On June 3, the Georgian Ministries of Internal Affairs and Finance announced that all employees of the Border and Customs Department would begin operating each of the country’s physical border checkpoints continuously, in emergency mode, 24 hours a day, 7 days a week (Businessfeed.ge, May 24).
The stated reason for the special measures was the unprecedented growth of cargo traffic passing through Georgia. This spike first became noticeable at the end of last year, when tension between Russia and Ukraine were on the rise. And the transit volumes continued to steadily swell after the start of Russia’s large-scale military aggression on February 24.
At the checkpoints Red Bridge and Lagodekhi (Georgian-Azerbaijani border), Sadakhlo and Akhalkalaki (border with Armenia), Kazbegi (border with Russia), as well as Sarpi (Turkey), the situation was fast becoming unmanageable: thousands of heavy vehicles have accumulated on both sides of the border, with lines stretching for 20–30 kilometers in some sections. Drivers sleep in their trucks, and on some days the line moves no more than 40–50 meters in a 24-hour period. Truckers complain that they have traveled a long distance from Central Asia or as far as China but must now wait 30–40 days to cross into Georgia and continue their journey to Turkey and Europe (Bm.ge May 17).
The authorities have instituted a “green corridor” for trucks loaded with food so that these products do not deteriorate in the sun. But perishables only constitute a small part of the freight amassed on Georgia’s border crossings.
Most of this trans-Eurasian overland cargo used to be sent through the territory of Russia. The Russian route was considered the most profitable and convenient for transportation by road and rail, but it fell out of favor this year due to the risks associated with the Russo-Ukrainian war and Western sanctions (see EDM, April 19, 20).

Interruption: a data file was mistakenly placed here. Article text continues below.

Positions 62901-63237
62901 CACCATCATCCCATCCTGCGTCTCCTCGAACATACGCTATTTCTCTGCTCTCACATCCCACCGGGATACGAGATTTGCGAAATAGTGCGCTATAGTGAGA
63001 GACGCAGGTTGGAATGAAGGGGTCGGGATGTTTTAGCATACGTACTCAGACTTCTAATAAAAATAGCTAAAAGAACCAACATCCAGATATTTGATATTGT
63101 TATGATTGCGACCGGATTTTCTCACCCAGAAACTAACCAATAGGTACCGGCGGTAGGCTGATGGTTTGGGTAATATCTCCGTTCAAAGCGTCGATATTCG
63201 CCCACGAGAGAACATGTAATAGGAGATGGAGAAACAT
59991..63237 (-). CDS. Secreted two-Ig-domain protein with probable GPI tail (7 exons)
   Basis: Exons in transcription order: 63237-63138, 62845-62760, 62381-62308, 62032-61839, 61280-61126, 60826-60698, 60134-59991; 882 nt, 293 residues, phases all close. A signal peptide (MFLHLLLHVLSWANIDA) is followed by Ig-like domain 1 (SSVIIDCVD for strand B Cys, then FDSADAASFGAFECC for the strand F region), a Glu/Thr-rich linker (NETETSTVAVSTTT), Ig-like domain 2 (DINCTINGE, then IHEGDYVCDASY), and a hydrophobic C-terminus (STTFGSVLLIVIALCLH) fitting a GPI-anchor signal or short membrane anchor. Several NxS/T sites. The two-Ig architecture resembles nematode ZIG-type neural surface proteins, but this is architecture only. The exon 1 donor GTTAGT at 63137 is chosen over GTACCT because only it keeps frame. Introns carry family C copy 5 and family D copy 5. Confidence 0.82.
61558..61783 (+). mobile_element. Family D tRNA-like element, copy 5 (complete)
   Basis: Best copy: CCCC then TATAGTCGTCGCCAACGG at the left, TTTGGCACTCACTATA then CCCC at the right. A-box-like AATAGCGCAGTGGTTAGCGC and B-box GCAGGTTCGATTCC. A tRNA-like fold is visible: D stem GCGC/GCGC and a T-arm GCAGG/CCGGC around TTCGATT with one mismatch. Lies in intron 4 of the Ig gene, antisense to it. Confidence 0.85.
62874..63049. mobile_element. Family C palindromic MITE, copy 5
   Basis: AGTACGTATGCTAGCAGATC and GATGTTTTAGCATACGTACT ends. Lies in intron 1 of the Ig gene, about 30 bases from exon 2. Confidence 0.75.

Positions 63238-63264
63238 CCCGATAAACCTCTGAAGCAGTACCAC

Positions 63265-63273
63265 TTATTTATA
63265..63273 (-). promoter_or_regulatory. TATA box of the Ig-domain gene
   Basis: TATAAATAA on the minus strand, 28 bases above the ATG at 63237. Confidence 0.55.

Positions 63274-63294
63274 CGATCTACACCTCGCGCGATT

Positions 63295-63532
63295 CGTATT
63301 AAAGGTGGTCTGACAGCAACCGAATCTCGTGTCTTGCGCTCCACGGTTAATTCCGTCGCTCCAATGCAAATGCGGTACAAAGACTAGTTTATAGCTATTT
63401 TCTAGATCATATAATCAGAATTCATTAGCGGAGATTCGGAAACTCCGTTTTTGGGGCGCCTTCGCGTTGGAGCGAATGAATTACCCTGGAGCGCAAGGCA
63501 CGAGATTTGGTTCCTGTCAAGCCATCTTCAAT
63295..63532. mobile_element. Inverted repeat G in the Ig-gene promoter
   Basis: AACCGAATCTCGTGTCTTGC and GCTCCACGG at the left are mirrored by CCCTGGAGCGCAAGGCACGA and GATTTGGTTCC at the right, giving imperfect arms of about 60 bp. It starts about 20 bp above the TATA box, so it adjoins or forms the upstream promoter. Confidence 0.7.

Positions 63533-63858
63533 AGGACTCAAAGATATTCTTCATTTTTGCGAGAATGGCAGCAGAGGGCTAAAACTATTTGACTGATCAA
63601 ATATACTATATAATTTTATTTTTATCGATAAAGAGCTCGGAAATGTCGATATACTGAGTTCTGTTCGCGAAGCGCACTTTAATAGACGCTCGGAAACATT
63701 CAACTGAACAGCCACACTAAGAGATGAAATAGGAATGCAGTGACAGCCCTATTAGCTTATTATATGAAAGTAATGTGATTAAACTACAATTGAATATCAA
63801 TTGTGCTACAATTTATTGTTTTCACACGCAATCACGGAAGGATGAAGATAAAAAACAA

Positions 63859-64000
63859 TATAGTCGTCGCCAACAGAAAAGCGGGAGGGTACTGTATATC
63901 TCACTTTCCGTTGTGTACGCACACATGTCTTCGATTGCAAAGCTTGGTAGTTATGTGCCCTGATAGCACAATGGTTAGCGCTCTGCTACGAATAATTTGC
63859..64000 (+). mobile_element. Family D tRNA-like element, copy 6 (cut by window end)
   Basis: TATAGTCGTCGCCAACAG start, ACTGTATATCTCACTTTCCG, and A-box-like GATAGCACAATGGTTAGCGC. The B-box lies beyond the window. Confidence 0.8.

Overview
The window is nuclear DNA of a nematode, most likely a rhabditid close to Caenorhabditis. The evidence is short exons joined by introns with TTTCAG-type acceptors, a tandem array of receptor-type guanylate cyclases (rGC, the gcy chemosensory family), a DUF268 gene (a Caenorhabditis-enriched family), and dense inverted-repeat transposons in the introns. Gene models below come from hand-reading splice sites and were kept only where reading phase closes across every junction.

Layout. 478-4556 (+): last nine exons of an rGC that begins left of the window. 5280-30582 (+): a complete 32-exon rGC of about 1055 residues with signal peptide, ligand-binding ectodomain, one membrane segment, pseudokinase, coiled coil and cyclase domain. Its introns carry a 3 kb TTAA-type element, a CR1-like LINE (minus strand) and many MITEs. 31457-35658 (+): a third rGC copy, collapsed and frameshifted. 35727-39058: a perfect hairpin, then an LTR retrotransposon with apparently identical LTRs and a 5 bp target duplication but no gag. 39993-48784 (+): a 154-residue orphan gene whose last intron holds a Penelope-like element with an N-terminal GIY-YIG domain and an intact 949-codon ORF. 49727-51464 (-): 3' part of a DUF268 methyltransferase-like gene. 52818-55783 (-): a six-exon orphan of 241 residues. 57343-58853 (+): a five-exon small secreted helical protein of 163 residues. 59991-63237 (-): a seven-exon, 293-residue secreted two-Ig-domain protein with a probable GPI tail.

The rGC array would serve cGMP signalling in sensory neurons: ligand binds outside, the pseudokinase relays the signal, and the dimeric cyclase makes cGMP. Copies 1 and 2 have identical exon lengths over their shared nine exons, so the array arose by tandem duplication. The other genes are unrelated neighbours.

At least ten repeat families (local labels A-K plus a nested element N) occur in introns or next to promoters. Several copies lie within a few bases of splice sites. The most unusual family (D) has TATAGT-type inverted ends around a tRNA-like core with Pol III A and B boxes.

Georgian checkpoints can only allow through 200–250 vehicles a day, while 700–800 new vehicles line up daily. But problems have arisen not only at the border: internal road networks also lack sufficient capacity to accommodate all these extra trucks coming in, completely paralyzing automobile traffic in the country. This is a particular problem along Georgia’s central Tbilisi–Poti–Batumi highway. The traffic police has been trying to compel international truckers to travel only at night. During the day, thousands of the cargo-laden vehicles stand parked on bypasses around big cities, with their drivers often left stranded without access to food.
Mzia Chokhonelidze, from Gerogia’s Ministry of Economy and Sustainable Development, noted in her June 6 interview with this author that the flow of goods via Georgian territory has grown in all directions. “I can say that it has doubled and even tripled, especially from east to west,” Chokonelidze contended. She further argued, “Everyone remembered that the South Caucasus corridor, through the territories of Azerbaijan and Georgia, is very convenient and safe. True, it is associated with the need to move goods to ferries in the Caspian Sea; but for modern transport companies, this is not a very big problem.”